Academic-NGO partnerships to optimize and utilize conservation science

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Problems: (1) Many academic scientists in conservation biology are isolated from end-users of their work, including policy makers, stakeholders, and conservation NGOs (CNGOs). (2) CNGOs rely on science and scientists, however, a science staff is very expensive to maintain.

Assumptions: (1) Science is valuable and useful to CNGOs. (2) Some academic scientists want to produce conservation-relevant science.

Solution: Link academic scientists with CNGOs via two-way exchanges. These could include short (weeks to months) and long term (years to semi-permanent) placements. For example, CNGOs staff could be based in an academic research group and collaborate on applied research with academic scientists and their students. Academic scientists could work at or collaborate more directly with local CNGOs offices in their area or spend longer periods of time based at CNGO offices or field sites (whole semesters via sabbatical or even years by taking a leave of absence). Joint retreats could facilitate collaborations and linked projects.

Benefits for the NGO include: greatly reduced cost to achieve scientific output1, far greater connectivity with world-class science, staff training, career advancement opportunities, and a conduit for future staff and student interns. NGO’s would also gain access to students (advised, mentored, and managed by academic scientists) that can work on CNGO research projects.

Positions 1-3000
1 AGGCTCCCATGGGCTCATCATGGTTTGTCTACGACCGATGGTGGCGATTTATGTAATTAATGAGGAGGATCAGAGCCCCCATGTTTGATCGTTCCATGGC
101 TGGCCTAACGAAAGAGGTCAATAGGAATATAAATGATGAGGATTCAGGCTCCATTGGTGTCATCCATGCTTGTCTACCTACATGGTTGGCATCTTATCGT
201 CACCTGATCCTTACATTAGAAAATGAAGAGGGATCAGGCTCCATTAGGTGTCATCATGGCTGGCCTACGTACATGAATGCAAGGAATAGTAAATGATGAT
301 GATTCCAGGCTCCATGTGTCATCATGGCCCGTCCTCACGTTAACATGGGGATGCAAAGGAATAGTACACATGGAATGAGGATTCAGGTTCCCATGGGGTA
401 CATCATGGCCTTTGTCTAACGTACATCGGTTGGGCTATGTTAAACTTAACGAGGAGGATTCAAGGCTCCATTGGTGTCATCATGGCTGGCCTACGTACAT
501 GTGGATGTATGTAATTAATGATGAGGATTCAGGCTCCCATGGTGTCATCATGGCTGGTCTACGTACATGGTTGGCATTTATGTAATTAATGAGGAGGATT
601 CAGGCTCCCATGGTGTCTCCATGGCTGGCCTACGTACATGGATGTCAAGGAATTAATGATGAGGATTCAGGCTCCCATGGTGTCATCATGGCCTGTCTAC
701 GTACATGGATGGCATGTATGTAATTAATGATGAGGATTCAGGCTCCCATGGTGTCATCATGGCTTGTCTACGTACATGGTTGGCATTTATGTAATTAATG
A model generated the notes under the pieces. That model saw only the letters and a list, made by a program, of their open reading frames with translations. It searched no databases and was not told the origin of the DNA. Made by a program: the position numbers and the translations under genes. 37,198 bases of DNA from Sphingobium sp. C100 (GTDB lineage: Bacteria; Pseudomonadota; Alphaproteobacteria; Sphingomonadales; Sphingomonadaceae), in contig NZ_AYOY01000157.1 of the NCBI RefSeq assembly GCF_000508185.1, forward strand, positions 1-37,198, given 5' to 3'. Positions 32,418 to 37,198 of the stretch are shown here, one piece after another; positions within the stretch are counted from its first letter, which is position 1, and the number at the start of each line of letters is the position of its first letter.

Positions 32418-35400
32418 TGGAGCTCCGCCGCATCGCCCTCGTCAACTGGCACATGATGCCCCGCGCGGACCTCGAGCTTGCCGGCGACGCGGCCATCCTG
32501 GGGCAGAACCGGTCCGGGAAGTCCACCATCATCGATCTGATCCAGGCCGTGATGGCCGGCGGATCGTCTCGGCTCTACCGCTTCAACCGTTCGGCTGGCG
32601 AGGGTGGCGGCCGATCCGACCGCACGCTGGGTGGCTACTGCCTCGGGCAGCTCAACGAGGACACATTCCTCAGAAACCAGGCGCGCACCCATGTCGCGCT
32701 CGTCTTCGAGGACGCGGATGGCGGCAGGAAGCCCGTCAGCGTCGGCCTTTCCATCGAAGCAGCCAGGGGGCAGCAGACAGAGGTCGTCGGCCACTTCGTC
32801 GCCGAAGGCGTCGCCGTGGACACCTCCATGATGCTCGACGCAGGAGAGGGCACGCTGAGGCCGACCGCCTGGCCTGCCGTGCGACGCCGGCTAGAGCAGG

Benefits to academic scientists and institutions include: far greater involvement with conservation, a better sense of what is needed, and inclusion in the conservation community. Academic scientists will also gain a greater understanding of how to communicate science outputs and to achieve real world conservation outcomes.

Footnote

1Many of the costs associated within maintaining a science group could be absorbed by the academic institution, including office/lab space, IT support (as well as wireless, software, etc.), PI salary and some staff salaries, journal access, proximity to colleagues in many disciplines, and countless other resources available on a college campus.

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